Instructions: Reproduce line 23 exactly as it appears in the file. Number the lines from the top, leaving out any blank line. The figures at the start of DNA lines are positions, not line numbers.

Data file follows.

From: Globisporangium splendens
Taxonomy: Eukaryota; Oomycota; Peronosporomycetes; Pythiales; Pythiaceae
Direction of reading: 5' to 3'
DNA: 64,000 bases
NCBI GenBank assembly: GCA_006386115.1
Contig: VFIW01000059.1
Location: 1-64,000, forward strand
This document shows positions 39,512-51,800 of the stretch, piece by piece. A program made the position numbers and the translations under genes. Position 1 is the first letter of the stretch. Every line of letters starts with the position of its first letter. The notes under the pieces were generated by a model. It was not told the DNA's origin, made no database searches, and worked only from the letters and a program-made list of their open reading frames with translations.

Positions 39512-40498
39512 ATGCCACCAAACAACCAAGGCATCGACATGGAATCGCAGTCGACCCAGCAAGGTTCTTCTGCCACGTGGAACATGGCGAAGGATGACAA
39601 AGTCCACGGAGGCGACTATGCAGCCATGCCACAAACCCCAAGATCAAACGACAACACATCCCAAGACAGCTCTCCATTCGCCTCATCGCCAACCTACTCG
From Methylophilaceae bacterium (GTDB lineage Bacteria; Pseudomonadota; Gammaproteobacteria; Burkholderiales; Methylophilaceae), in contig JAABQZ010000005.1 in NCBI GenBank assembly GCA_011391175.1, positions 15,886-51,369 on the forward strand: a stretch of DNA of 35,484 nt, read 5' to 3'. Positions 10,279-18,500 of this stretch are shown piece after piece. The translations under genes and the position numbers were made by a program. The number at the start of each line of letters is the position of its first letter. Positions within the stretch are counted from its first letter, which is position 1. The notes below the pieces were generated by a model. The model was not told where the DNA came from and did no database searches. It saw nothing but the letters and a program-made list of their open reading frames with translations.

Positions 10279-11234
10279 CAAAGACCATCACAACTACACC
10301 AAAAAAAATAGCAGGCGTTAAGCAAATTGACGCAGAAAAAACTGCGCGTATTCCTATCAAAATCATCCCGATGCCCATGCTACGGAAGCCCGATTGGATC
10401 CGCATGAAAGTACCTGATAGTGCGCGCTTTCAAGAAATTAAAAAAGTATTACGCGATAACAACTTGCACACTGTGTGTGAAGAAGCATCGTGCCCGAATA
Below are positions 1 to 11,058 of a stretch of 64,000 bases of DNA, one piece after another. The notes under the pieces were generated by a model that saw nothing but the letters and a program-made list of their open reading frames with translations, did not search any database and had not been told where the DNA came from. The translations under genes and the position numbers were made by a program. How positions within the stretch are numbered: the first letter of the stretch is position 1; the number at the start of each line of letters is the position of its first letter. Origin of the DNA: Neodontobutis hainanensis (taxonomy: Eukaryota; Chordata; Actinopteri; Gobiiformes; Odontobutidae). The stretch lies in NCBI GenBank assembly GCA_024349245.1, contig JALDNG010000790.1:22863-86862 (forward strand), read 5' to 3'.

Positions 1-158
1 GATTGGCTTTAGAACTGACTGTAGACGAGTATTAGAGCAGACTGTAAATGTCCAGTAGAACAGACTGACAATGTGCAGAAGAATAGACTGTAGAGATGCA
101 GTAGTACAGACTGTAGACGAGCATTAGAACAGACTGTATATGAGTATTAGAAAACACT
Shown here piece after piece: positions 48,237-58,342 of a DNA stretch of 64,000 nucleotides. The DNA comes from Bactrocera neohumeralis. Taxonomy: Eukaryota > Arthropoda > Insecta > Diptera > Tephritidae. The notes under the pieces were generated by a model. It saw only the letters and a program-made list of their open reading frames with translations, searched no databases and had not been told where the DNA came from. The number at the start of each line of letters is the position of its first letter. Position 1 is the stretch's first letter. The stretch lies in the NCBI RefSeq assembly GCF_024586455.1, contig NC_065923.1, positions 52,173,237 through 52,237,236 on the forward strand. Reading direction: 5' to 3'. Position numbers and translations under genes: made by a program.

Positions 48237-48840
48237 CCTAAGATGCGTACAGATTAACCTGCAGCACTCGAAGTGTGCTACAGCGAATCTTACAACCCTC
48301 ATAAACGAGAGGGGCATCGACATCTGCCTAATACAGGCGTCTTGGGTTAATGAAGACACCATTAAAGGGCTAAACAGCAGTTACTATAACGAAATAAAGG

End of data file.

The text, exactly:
48237 CCTAAGATGCGTACAGATTAACCTGCAGCACTCGAAGTGTGCTACAGCGAATCTTACAACCCTC